Adventure and desire are common qualities in humans and Sarah Orne Jewett’s excerpt from “A White Heron” is no different. The heroine, Sylvia, a “small and silly” girl, is determined to do whatever it takes to know what can be seen from the highest point near her home. Jewett uses literary elements such as diction, imagery, and narrative pace to dramatize this “gray-eyed child” on her remarkable adventure. Word choice and imagery are necessary elements to put the reader in the mind of Sylvia as she embarks on her treacherous climb to the top of the world. Jewett is picturesque when describing Sylvia’s journey to the tip of one unconquered pine tree.
She lives in a happy place in her own head and no one has taken her out of her fantasy yet. This changes when she stumbles upon a dead body in the woods. “Flowers” is used to show the “breaking of the glass” for a child who now sees the world a whole new way. This story uses very figurative language to share Myop’s transition of a nice world into the real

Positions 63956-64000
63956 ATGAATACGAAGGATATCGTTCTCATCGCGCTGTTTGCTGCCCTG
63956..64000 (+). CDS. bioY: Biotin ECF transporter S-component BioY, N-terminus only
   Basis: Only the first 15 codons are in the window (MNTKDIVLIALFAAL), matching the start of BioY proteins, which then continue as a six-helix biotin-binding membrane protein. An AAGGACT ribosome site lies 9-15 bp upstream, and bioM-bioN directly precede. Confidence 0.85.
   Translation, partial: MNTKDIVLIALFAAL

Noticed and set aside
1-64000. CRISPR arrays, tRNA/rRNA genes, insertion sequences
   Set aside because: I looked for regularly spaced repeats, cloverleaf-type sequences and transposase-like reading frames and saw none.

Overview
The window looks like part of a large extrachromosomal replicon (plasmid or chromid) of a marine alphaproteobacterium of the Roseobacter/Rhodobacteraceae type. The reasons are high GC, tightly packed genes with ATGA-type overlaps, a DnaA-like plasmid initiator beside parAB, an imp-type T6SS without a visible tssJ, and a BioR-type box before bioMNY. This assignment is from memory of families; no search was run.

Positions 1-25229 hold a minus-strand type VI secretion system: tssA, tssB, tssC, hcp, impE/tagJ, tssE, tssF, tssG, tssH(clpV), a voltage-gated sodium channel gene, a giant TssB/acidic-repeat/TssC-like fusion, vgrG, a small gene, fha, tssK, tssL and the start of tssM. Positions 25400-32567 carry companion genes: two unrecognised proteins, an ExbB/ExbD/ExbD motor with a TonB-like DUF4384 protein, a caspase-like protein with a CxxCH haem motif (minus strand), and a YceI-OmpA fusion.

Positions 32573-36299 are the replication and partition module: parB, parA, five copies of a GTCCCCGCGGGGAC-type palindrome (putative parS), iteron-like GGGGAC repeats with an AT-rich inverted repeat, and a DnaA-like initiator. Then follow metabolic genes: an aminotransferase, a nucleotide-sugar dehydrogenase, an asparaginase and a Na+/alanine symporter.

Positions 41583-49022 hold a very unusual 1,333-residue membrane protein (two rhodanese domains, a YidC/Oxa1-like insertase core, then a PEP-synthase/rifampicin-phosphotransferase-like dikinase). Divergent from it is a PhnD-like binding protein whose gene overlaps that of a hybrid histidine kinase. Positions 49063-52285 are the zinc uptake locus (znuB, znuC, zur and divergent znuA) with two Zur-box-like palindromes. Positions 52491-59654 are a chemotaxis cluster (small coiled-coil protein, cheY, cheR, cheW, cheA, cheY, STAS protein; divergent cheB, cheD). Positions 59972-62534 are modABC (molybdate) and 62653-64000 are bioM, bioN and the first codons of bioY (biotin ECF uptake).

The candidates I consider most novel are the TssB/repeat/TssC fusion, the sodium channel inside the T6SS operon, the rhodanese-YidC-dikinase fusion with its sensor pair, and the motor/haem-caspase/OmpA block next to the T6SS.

Sarah Orne Jewett’s works show her deep understanding of life and the value of the small things. She writes narratives of small characters with personal struggles that help expand on what it is to be human. Jewett does not explain the human condition, but she expands our understanding of it by her ability to press meaning into any object. Her works are riddled with symbolism and her work “A White Heron” is no different. The main character Sylvia is given the choice of either to give up the white heron’s location for ten dollars to a collector who wishes to stuff it or keep the location a secret and spare the bird.
Imagery portrays the image that the tree and family are connected by similar trails and burdens. Her uses of metaphor, diction, tone, onomatopoeia, and alliteration shows how passionate and personal her and her mother’s connection is with this tree and how it holds them together. There is a difficult decision ahead the mother and daughter both analyze the advantages and disadvantages to cutting down this tree. They have a dispute (line1) and “talk slowly, trying in a difficult time to be wise” (line 10). Using